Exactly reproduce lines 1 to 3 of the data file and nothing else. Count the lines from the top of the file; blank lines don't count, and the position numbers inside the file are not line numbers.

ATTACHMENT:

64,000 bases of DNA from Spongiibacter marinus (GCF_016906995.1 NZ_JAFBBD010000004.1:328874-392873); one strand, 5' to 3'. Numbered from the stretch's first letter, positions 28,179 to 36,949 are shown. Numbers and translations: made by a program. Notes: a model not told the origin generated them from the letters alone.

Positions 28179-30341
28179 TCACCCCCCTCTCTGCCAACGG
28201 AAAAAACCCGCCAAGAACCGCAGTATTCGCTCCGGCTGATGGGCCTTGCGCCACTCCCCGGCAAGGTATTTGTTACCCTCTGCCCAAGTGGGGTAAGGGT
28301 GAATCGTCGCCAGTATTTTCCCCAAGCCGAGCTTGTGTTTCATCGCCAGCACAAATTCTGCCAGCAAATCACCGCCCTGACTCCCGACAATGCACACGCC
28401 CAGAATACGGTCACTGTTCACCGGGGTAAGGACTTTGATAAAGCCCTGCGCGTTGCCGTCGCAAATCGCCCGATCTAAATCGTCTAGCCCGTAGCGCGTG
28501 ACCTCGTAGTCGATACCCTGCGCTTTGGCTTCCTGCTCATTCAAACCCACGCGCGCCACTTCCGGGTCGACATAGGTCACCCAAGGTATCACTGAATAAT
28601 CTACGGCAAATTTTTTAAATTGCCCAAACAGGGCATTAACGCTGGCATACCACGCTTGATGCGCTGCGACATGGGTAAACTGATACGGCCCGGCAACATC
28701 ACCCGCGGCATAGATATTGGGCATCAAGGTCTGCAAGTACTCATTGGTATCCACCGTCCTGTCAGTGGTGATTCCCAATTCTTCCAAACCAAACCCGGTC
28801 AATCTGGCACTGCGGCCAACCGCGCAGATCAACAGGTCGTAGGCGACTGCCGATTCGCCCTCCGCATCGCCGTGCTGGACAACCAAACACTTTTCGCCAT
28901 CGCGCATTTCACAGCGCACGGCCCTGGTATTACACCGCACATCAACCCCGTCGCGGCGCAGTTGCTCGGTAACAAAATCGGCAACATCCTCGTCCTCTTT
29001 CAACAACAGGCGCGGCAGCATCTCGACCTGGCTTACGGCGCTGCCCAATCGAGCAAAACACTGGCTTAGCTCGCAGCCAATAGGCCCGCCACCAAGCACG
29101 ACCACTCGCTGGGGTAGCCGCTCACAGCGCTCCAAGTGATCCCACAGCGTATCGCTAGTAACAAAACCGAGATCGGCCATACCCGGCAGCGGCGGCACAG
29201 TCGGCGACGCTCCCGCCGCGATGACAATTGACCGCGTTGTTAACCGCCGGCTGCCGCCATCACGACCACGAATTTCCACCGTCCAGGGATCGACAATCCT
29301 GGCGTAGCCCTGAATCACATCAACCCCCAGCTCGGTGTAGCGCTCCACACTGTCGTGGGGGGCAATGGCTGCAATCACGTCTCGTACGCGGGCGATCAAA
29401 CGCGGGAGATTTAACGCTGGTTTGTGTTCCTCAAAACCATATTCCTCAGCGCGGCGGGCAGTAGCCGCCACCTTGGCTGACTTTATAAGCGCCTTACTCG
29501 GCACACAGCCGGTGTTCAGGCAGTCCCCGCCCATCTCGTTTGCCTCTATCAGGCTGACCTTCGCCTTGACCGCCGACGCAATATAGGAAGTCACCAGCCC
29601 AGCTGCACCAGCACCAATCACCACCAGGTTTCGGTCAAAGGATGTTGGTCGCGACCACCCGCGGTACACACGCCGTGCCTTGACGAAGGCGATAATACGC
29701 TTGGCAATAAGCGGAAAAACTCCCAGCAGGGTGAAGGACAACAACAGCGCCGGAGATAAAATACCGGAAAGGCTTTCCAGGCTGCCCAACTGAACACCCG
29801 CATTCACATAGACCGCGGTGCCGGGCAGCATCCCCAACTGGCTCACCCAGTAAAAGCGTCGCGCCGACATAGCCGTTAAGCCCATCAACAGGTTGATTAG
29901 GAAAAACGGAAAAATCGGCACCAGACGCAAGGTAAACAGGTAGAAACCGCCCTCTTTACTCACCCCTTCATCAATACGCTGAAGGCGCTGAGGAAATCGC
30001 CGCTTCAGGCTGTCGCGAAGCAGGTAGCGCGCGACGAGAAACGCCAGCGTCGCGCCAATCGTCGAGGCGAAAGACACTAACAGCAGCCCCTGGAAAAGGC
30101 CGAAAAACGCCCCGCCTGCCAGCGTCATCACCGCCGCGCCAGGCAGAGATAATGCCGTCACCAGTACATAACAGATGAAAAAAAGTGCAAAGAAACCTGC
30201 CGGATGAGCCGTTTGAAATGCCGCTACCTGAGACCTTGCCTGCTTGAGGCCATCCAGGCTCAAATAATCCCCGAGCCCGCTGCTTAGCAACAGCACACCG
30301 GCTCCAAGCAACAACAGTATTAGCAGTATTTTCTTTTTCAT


64,000 bases of DNA from Spongiibacter marinus (GCF_016906995.1 NZ_JAFBBD010000004.1:328874-392873); one strand, 5' to 3'. Numbered from the stretch's first letter, positions 28,179 to 36,949 are shown. Numbers and translations: made by a program. Notes: a model not told the origin generated them from the letters alone.

Positions 28179-30341
28179 TCACCCCCCTCTCTGCCAACGG